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This week in Class Notes:
- Early childhood education programs improve the long-term earnings and health of participants, as well as their children and siblings.
- Fathers’ multiple-partner fertility is associated with lower educational outcomes for children.
- School quality explains over half of the effect of moving to a new neighborhood on educational attainment.
- This week’s top chart shows that granting citizenship to America’s undocumented immigrants would boost GDP and tax revenues.
- William E. Spriggs argues that reducing the Black unemployment rate is important from both a moral and economic perspective in this week’s choice op-ed.
- Check out our latest piece on why we need to reward work and tax wealth to support the middle class.
- For your calendar: attend virtual events on creating an inclusive economy for workers, amplifying student voices in policymaking, and understanding the pandemic’s impact on women.
Early childhood education programs improve the long-term earnings and health of participants, as well as their children and siblings
By definition, it takes a long period of time for the long-term effects of early childhood education investments to materialize. Most studies therefore either focus on short-term effects or use (potentially biased) statistical methods to impute long-term effects. In their new paper, Jorge Luis Garcia and his co-authors provide the first analysis of an early childhood education program where long-term outcomes are directly observed. They use data from the Perry Preschool Project (PPP), an influential randomized-control trial conducted in the 1960s that provided two years of preschool education to 123 disadvantaged Black children in Michigan. The data includes earnings, education, and health outcomes for program participants through age 54, as well as for their family members. The authors find that in the long run, “PPP increases the education and earnings of participants, reduces crime, and improves health and healthy behaviors.” Furthermore, the program improves outcomes for the children and siblings of participants. Using a benefit-cost analysis, the authors find that the program has an enormous return on investment. Among participants, the program generates over $9 for every dollar invested in it. If the program effects on participants’ children are included, the return to each dollar invested is $10.65. If sibling benefits are added, the returns rise to a remarkable $13.52.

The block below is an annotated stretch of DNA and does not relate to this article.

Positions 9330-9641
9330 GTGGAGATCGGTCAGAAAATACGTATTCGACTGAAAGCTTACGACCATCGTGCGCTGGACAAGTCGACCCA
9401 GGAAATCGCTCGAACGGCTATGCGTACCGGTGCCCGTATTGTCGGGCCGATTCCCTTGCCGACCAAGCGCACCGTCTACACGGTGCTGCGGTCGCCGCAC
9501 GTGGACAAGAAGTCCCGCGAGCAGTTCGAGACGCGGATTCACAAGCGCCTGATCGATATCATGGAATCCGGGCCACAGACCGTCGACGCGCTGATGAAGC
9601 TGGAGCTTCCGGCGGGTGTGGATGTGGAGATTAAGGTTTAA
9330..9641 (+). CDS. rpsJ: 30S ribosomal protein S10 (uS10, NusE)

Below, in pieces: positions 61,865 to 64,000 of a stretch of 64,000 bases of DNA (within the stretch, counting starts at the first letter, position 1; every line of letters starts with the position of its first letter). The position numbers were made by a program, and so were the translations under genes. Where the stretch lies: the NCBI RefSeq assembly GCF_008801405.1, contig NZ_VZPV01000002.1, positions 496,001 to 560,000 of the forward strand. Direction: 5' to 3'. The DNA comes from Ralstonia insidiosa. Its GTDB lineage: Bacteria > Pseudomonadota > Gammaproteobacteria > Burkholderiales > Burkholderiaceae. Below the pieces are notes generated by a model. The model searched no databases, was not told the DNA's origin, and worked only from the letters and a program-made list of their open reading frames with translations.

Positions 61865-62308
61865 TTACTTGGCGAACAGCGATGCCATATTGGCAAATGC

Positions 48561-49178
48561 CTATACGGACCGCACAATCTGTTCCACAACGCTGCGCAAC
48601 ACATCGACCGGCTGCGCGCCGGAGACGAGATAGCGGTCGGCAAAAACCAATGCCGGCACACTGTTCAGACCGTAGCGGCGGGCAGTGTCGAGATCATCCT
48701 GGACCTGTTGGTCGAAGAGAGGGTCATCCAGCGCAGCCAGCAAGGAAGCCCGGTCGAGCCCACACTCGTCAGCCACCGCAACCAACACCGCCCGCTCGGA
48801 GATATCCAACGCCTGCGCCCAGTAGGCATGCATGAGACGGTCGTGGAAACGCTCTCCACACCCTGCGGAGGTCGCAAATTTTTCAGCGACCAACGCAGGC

Family structure and social relationships can play a crucial role in shaping children’s educational and economic outcomes in adulthood (in fact, we dedicate an entire chapter to relationships in our latest book). In a new paper, Donna K. Ginther and her co-authors study the short and long-term educational outcomes of children who grow up in nuclear families with a multiple-partner fertility (MPF) father – i.e. a father who has had children in a previous relationship. Using data from Norway covering all children born between 1986 and 1988, the authors find that children raised in an MPF father’s second nuclear family are 7 percentage points more likely to drop out of secondary school and 7 percentage points less likely to obtain a bachelor’s degree than children raised in a nuclear family without an MPF father. After controlling for parent and child characteristics, such as income and age, the educational attainment gaps shrink but do not disappear. The authors rule out one possible explanation – resource competition with the father’s children from his first family. Instead, the differences seem to be attributable to unobservable differences between MPF fathers and non-MPF ones.